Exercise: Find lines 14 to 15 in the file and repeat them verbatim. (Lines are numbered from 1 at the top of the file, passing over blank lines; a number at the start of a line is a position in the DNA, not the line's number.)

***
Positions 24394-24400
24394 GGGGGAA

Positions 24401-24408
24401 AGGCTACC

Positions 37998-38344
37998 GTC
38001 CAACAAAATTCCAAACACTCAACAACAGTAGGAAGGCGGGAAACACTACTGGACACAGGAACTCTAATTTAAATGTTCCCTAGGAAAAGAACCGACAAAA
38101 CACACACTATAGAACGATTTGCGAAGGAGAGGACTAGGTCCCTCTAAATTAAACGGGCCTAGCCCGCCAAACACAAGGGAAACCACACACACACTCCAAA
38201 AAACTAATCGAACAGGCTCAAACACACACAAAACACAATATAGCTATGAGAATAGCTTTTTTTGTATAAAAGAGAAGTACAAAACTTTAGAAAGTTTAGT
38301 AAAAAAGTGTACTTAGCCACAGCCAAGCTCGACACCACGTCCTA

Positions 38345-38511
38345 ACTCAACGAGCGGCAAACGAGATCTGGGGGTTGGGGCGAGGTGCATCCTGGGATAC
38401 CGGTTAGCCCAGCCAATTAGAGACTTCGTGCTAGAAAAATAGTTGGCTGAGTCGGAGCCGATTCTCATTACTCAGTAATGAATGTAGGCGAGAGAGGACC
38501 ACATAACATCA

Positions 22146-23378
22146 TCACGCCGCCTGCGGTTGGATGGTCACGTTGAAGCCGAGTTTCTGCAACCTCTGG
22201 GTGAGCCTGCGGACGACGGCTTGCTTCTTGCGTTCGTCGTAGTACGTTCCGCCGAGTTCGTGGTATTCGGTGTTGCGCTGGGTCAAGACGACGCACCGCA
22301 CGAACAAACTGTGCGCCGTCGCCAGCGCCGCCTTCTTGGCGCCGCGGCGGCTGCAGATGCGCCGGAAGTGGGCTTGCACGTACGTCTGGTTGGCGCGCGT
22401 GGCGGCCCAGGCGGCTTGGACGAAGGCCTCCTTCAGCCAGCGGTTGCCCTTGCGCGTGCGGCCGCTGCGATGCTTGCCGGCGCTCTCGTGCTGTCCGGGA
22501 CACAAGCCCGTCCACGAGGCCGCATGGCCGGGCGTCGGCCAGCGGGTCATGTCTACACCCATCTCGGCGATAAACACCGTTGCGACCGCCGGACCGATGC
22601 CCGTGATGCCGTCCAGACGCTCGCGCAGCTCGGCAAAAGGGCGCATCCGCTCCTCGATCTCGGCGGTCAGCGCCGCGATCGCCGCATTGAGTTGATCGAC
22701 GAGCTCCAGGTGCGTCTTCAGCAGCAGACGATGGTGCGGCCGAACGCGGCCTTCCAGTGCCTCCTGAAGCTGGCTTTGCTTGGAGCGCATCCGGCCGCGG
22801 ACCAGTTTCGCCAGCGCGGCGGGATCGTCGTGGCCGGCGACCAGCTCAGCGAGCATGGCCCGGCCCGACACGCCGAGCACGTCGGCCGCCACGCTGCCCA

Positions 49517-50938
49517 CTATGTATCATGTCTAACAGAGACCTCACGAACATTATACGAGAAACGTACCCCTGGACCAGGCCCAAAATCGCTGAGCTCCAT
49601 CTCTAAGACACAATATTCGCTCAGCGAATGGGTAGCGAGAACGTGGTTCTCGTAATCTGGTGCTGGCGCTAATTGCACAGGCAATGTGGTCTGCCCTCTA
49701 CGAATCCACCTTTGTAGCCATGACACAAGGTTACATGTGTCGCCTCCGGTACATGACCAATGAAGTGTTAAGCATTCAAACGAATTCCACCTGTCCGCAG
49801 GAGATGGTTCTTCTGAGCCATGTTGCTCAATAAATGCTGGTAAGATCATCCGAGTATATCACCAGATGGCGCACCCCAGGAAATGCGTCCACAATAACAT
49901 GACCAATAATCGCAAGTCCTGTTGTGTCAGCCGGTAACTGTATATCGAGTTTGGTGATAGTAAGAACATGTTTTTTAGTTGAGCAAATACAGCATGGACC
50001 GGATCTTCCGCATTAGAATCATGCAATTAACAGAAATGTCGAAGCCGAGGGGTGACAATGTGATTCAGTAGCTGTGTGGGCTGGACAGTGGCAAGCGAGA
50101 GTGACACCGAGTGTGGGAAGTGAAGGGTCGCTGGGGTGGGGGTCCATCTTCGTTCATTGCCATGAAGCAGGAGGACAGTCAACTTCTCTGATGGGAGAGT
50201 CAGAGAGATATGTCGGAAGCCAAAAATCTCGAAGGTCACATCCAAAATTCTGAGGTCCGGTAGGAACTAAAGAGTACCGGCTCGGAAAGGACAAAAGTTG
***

38501 ACATAACATCA

Positions 22146-23378